I first read King Leary, Paul Quarrington‘s 1987 Leacock winning novel, shortly after it was published, and then proceeded to read everything else Quarrington has written before and since. I loved King Leary. Its mix of humour and pathos is masterful. And, it’s about hockey! Sports figures in a number of Quarrington’s earlier works that I also thoroughly enjoyed including Logan in Overtime and perhaps my favourite of his books, Home Game. In fact, I recommended Home Game during my recent interview with Hannah Sung of the CBC Book Club. But Quarrington is no one-trick pony. His fiction ranges from sports, to the early days of the movie business in Civilization, to life in a small town in The Life of Hope, to the story of a drugged out and freaked out rock icon in Whale Music (1989 Governor General’s Award), to the world of Las Vegas magicians in The Spirit Cabinet, to storm chasers in Gavelston. His latest book is The Ravine and is his most autobiographical novel.
Quarrington’s uncanny ability to make you laugh one moment and then break your heart in the next, is a gift that has always kept me turning the pages. His humour is never gratuitous but is fully embodied in the story he’s telling. He creates characters that, while larger than life and sometimes even picaresque, are fully realized and ready to step off the page. There’s a John Irvingesque feel to his writing yet Quarrington is never derivative. He’s an original. I confess that while I have loved all of his novels, I think I enjoyed his earlier offerings most of all.
I have collected first editions of his novels, including his very first, The Service, published by Coach House Press in 1978. A high point of the last year for me, was driving to Grimsby with Paul, having dinner with him, and then sharing the stage with him as we both read from our novels at the wonderful Grimsby Author Series. What a thrill. As I wrote in an earlier blog post, Paul dutifully inscribed my first editions of his novel that I lugged in a backpack. Nice.
Paul also writes nonfiction, screenplays, and music. A man of many talents. If you haven’t yet read a Quarrington novel, do yourself a favour and pick one up. Then get ready to read the others…
Here we are signing at the Grimsby Author Series. This photo accompanied an article in Niagara This Week.
Tis the season for new year’s resolutions. For many years, a mainstay of my annual list of resolutions had been “get started writing the novel.” I took that one off my list in 2006 as I tweaked and fiddled with what was essentially a completed manuscript for TBLP. But here we are on the eve of 2009 and I’m finding myself resurrecting “get started writing the novel” for this year’s list.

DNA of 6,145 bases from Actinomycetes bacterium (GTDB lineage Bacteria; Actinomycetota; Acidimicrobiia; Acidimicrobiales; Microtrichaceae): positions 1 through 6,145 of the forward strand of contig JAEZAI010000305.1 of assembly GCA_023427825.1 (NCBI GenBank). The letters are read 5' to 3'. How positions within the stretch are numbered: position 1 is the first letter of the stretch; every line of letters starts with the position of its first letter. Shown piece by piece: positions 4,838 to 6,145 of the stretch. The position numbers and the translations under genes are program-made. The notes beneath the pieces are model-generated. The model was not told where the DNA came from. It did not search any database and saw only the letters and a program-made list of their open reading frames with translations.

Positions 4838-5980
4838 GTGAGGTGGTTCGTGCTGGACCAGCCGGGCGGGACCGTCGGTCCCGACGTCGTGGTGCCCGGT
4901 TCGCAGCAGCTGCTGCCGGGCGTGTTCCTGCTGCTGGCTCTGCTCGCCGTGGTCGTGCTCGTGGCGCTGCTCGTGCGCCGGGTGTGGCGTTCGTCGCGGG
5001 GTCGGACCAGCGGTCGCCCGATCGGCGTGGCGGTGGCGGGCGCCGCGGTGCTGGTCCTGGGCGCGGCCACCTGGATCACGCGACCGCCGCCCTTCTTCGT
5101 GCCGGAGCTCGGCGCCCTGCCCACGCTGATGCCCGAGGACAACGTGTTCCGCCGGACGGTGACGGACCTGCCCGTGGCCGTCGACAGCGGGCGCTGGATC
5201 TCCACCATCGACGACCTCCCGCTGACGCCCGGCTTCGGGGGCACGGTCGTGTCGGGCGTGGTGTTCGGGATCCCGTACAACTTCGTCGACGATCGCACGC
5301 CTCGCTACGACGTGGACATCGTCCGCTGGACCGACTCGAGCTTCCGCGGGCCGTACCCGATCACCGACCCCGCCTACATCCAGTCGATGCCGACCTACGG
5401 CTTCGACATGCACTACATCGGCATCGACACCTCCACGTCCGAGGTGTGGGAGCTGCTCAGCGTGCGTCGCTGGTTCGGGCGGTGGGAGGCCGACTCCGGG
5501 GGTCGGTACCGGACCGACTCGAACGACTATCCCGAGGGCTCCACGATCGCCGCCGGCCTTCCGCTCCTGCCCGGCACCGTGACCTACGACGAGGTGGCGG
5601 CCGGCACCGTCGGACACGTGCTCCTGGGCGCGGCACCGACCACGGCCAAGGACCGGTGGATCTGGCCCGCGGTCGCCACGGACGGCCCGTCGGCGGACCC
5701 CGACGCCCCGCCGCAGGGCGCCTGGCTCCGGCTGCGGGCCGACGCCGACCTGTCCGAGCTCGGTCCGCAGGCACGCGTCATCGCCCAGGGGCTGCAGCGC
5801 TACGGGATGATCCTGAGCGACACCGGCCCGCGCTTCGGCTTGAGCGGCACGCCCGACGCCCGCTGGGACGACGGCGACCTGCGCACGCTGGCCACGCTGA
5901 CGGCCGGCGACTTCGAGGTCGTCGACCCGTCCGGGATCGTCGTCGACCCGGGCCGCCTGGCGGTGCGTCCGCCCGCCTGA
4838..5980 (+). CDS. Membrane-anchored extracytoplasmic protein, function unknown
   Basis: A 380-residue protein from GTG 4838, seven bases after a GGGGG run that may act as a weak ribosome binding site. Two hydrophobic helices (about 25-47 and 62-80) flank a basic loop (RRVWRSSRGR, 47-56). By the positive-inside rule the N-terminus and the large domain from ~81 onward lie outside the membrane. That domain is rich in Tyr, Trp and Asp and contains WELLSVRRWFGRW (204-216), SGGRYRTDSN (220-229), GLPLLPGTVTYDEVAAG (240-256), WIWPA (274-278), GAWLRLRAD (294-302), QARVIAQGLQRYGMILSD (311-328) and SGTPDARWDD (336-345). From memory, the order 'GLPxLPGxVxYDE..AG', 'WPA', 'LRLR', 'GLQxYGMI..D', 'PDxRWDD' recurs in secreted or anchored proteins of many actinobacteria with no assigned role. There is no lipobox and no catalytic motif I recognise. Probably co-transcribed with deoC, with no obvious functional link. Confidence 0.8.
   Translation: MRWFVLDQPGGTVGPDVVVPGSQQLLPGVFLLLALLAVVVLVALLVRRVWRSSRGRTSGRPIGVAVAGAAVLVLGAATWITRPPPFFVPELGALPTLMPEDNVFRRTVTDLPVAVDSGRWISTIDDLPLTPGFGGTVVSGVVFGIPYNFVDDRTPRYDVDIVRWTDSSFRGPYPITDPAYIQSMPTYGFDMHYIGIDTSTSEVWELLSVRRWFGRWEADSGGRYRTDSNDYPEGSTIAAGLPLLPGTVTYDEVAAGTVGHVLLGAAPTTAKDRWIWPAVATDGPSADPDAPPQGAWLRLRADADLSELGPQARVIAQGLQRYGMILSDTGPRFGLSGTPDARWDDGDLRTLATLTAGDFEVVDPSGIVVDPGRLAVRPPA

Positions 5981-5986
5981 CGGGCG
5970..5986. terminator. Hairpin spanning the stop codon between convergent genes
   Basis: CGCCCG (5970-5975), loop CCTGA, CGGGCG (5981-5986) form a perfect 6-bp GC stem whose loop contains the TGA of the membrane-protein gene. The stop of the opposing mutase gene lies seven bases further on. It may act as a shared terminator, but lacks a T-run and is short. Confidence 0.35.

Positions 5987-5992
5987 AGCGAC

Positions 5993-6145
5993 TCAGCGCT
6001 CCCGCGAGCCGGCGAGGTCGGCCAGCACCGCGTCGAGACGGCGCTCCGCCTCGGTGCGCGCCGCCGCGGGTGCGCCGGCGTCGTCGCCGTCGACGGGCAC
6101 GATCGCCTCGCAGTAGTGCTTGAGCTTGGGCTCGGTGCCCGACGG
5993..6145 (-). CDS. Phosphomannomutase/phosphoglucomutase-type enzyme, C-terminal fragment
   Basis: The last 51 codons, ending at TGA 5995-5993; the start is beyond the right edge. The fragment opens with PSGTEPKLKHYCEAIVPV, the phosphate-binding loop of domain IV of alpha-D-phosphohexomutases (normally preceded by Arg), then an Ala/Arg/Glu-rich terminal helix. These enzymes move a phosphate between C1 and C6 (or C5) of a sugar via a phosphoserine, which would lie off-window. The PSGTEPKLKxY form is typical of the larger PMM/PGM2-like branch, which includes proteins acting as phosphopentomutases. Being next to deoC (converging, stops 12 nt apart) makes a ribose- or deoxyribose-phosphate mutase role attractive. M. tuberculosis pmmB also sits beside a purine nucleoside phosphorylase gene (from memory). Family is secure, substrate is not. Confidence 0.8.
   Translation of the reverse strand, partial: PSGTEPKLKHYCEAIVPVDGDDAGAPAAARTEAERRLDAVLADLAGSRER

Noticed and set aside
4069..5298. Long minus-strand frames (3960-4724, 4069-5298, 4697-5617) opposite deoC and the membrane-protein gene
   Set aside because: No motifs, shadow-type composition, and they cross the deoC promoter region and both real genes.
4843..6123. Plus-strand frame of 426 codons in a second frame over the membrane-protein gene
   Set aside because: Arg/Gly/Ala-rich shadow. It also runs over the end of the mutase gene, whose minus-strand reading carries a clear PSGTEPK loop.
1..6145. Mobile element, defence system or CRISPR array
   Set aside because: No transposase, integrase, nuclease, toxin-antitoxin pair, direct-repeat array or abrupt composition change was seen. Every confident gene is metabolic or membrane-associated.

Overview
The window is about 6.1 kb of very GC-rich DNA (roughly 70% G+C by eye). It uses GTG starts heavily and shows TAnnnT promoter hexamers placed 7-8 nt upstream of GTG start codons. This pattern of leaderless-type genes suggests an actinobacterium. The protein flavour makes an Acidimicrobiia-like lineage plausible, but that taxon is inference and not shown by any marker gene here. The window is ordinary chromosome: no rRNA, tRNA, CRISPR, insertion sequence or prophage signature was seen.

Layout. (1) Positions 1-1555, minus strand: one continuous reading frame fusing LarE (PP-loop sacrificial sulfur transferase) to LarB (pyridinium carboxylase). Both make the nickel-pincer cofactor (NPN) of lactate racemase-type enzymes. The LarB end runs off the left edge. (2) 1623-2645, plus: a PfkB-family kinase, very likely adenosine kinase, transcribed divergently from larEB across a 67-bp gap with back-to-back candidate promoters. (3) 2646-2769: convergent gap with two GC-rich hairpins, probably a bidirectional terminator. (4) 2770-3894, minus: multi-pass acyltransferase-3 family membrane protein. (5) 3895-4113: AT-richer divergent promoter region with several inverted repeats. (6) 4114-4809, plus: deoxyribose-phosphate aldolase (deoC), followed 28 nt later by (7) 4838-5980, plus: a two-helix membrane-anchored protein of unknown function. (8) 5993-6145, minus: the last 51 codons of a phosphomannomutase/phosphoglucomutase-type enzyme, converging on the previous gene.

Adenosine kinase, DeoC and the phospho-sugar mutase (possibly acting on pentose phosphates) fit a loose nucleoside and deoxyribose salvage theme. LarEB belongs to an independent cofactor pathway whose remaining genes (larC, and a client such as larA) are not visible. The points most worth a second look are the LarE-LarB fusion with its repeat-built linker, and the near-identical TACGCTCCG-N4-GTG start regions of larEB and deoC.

So here, in no particular order, are a few new year’s resolution I’ll be trying to keep:
Write the sequel to TBLP. I’m nearly done the rather detailed outline for the sequel to TBLP so it will soon be time to start the writing. I’m excited yet filled with trepidation at the prospect. I’m not sure how long it will take, but I’m on it!
Add more meaningful content to this blog rather than just littering it with every minor new development in the life of TBLP (I may find it interesting that libraries are ordering TBLP but I’m hard-pressed to expect anyone else to find it compelling reading!). So, with this in mind:
- I intend to blog about some of the writers who have inspired me including Robertson Davies, Stephen Fry, Paul Quarrington, John Irving and Mordecai Richler, among others.
- I’ll blog a little about how I approach the task of writing. I’m always interested in the how writers actually tackle the act of writing. And I really mean the more practical aspects of it. Do they write in the morning? Do they write in long or short time spans? Do they write in the kitchen? How do they start? Etc. etc. I’m still feeling my way on this but I think I’ve learned a couple of things from writing TBLP.
- I may also offer some observations on the broader topic of writing in general, and humour writing in particular. This will likely veer into questions of technique rather than just dealing with the more practical issues like laptop versus pen and pad, kitchen versus home office, etc., noted above.
Continue to do whatever I can to promote TBLP. Since the Leacock shock in the spring, I’ve been quite busy with readings and speaking gigs at various writers festivals. It’s been a new but very fulfilling and enjoyable experience for me. And, I think that book sales are higher because of those events. Even though M&S published TBLP in September, I think there are still appearances and talks and readings that I can do keep the name of the novel out there.
Spend more meaningful time with my wife and two sons, despite returning to a heavier evening and weekend writing schedule. We’re a very busy family. But being a busy family doesn’t mean we can’t be busy together. It takes planning and patience, but nothing is more important.
Make 2009 a strong year professionally (i.e. my day job!). I derive great satisfaction from my work as a PR professional. I work with some wonderful people, clients and colleagues alike. We have a great PR firm in Toronto and Ottawa and we’re doing some very interesting and innovative work for our clients. I want that to continue and grow even more.
So here’s to a wonderful and memorable 2008 and a happy and healthy 2009.